I think there are a few things to look for when finding a college. First to find a college that is strong in the area were you want to excel. Two, to find a college that you'll be able to get accepted two (lets be honest we all can't go to harvard). Next we need to find the college that suits your personal needs. Needs like size of school, closeness to home, affordability.
Think about what major you want to have and then look for schools that would best suit that. Also, really think about the size of the school. I like my school and it has about 20,000 people at it. A little smaller would be fine for me, but I definetly wouldn't want one any bigger. Location is always key too. You may think that you want to get as far away from your parents as humanly possible, but you miss them. I'm only 30 minutes away, so I can see my parents as little or as often as I want.
The best advice I could give is to make sure you visit the schools and ask questions about what interests you. I feel the most influential factor in choosing a school is the atmosphere and the way it makes you feel. Originally, I had not considered the University of Delaware, but when I got out of the car the first time I visited, I know this was the university for me. The campus is gorgeous and I have always felt at home here. To add to the comfortable fit, UD has a very prestigious Biology and Pre-Medical program, which are the areas I was interested in pursuing. The most important thing to do is make sure you are able to picture yourself or your child on that campus. If you don't feel comfortable there on a visit, chances are you won't feel comfortable there as a student either. If the student tour guides and any administrators you talk to aren't friendly or helpful when you are a prospective studetnt, it is unlikely they will change their tune when you become a student there. Make sure you feel at home and comfortable at any university you consider.
Make sure to check out a lot of colleges completely. Looking at a lot of schools can help single out certain schools that you like.
Visit a lot of school campuses and a lot of their internet sites. Also the student should call the school for any information that they can not find out online. Also students shuld apply to a lot of schools to make sure that they have options when it comes to choosing the schools that chose them.
I'm not sure it's about the right college, it's more about finding the college that will offer one the best opportunities after graduation. College is only four years of one's life, but professionalism is the rest of one's life. Get focused and stay focused. Focus more on the degree than anything for it's the degree that spells success.
Talk to students at the college and see if you can spend a night or weekend there or even a day of classes with a student to see how the school runs and if you enjoy it there.
Find the college that feels right to you. Don't base it off of where your friends are going, or where you live at home, or anything like that. When something feels right, whether it be the college you go to or who you love or what to do with your life, you'll know it right away. Trust your own judgment, make your own choices, and be your own person. Follow your gut. This may not always turn out the best, but at least you can say it was your own decision, and no one else's.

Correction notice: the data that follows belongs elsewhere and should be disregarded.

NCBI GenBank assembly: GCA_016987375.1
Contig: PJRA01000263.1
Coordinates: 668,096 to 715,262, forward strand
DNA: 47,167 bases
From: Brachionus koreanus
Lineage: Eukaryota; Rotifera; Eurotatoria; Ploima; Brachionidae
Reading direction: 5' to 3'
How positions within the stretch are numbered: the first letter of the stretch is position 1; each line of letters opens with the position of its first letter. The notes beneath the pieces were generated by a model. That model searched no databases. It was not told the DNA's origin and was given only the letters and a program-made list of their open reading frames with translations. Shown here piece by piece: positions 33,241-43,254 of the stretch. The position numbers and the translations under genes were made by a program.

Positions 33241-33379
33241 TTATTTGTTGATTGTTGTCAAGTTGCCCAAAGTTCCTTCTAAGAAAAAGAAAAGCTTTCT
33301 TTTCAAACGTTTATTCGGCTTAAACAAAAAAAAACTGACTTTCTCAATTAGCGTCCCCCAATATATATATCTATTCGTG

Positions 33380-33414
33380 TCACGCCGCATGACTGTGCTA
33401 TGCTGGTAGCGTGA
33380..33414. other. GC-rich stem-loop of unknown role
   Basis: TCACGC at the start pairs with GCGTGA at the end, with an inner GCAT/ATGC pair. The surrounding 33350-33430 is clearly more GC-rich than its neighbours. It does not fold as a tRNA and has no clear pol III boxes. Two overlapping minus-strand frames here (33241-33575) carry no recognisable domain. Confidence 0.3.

Live each day as if it were your last. Have fun, work hard, and it will all pay off in the end. Try not to make money a determining factor. Although it can be an issue, there are many solutions to financial problems. Do what makes you happiest.
The most vital part of the experience is you, so you need to determine what is most important to you and have the biggest impact on your experience. Visit a lot of schools, stay overnight in the dorms if you can. Make sure you take care of the practical stuff first, ie making sure it has the program you want and it is economically feasible, and then concentrate on finding a place that feels right to you.
I would say that the most important determinant in making the decision between colleges is feel. Choose a school that you feel fits your needs. If you like a lot of people, choose a city school. If you like your space, choose one out in the middle of nowhere. Also look at the demographic of students that are already attending the school. If you like diversity in the people that you know, choose a school that has diversity. Look at how the students interact on campus. Are they out in the middle of campus playing ultimate or other outdoor games or are they inside studying all the time? If you get hungry on campus, eat in the dining hall. It is not going to be Mom's home cooking, so make sure that the food is good enough and offers a variety of choices. Then go to the student union. Ask for a list of all the clubs the college offers and make sure you have a place to fit in. I cannot stress enough that the biggest issue is choosing a place where you fit in and one that feels right. Also, get involved on campus early.
Visit the school, and go with your heart! Meet people who attend the school, and stick it in there! One you find the school for you, stay on the weekends and make friends!